New Heirlooms

This Cast-Iron Skillet Pays Tribute to Vintage Pans Prized by Collectors


November 6, 2018 Home By

By way of a lighter build, super smooth cooking surface and a lot less fuss, Field Company’s cast-iron skillets are some of our favorite for everyday use.

Starting today, one of the companies on the fore of the revival of classic cast-iron cookware — that is super smooth, more artisanal pieces — is paying a more subtle tribute to old names like Griswold and Wagner: a limited release of its No. 10 first castings. A first casting is exactly what it sounds like — the first official version of its staple item. There are only 100 available.

As I wrote in “5 Reasons You Should Buy This $2,800 Cast-Iron Skillet Immediately“, cast-iron skillets can reach extraordinary dollar values by simply being one of a small number and having markings that are identifiable. In the case of a $2,800 Griswold, a great deal of prior knowledge, Googling and zooming in on tiny markings was needed to discern its age, rarity and value.

Field Company’s original skillet features minor differences in wall slopes and thickness, but the only significant difference is stamp, which sports a few flourishes in the form of wheat bushels and a manufacture date.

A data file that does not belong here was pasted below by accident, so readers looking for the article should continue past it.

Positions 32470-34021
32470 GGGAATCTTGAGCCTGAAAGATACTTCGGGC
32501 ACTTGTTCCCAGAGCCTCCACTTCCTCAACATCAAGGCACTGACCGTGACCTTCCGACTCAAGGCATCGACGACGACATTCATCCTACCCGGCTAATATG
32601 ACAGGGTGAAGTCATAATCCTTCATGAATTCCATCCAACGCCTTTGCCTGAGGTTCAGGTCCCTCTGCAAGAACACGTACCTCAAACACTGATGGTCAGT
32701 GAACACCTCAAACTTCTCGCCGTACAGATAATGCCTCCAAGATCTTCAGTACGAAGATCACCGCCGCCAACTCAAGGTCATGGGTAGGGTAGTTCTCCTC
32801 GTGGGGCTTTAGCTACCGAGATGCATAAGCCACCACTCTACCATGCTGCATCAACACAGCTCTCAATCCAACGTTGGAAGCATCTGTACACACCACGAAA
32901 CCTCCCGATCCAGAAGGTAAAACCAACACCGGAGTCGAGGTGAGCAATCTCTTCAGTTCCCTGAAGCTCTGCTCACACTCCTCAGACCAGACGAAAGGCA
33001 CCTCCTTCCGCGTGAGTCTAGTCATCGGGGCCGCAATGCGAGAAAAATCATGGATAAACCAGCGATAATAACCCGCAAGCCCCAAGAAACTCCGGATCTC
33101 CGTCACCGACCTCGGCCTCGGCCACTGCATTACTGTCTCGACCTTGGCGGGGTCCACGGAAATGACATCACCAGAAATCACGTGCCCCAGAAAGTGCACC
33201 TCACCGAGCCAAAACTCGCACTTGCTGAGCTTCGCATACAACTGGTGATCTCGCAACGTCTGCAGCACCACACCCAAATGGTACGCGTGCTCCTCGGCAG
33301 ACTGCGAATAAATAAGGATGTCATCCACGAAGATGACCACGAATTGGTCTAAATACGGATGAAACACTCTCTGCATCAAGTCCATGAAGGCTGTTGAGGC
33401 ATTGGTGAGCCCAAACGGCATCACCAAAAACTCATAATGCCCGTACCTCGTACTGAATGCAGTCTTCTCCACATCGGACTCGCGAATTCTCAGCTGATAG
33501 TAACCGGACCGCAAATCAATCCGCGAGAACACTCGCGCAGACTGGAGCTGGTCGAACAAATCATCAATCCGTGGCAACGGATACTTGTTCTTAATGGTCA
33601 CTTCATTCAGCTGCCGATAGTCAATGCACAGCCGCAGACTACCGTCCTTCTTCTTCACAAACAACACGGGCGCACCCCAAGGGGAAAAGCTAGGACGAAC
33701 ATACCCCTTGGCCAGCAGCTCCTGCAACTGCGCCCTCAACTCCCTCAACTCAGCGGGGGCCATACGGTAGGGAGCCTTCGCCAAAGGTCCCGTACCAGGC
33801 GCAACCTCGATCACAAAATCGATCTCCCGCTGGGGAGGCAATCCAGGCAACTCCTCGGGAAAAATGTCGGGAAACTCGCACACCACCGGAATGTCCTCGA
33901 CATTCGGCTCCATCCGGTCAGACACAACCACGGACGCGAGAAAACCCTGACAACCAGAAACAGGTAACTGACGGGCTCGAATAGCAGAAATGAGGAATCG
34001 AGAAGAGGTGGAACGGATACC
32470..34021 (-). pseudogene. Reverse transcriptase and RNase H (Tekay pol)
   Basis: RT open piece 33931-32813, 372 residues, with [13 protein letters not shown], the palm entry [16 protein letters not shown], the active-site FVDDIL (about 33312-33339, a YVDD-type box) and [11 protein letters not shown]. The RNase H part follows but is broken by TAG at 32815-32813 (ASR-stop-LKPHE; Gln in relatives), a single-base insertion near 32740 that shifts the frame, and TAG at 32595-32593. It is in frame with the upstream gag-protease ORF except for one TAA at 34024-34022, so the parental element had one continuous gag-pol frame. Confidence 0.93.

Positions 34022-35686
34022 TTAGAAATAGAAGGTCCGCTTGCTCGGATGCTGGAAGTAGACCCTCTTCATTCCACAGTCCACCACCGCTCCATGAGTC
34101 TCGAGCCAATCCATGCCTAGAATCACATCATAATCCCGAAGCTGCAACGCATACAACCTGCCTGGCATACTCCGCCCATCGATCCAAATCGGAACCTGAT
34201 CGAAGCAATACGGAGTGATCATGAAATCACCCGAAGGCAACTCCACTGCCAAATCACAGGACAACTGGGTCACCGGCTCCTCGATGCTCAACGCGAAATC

Field Company is not a storied maker of cast-iron skillets (the brand’s only been in business since 2017) but the release of the first castings of its skillet act as a statement of intent. Basically, Field Company wants you to know it plans to be around for long enough for its first casting — which, uniquely, has its manufacture date included on the stamp — to accrue value because of its own age and rarity.

It’s an interesting and fun move for a company like Field, and makes for a solid gift for the cast-iron nerd in your life. The first castings are available for $200 — that is, until they sell out.

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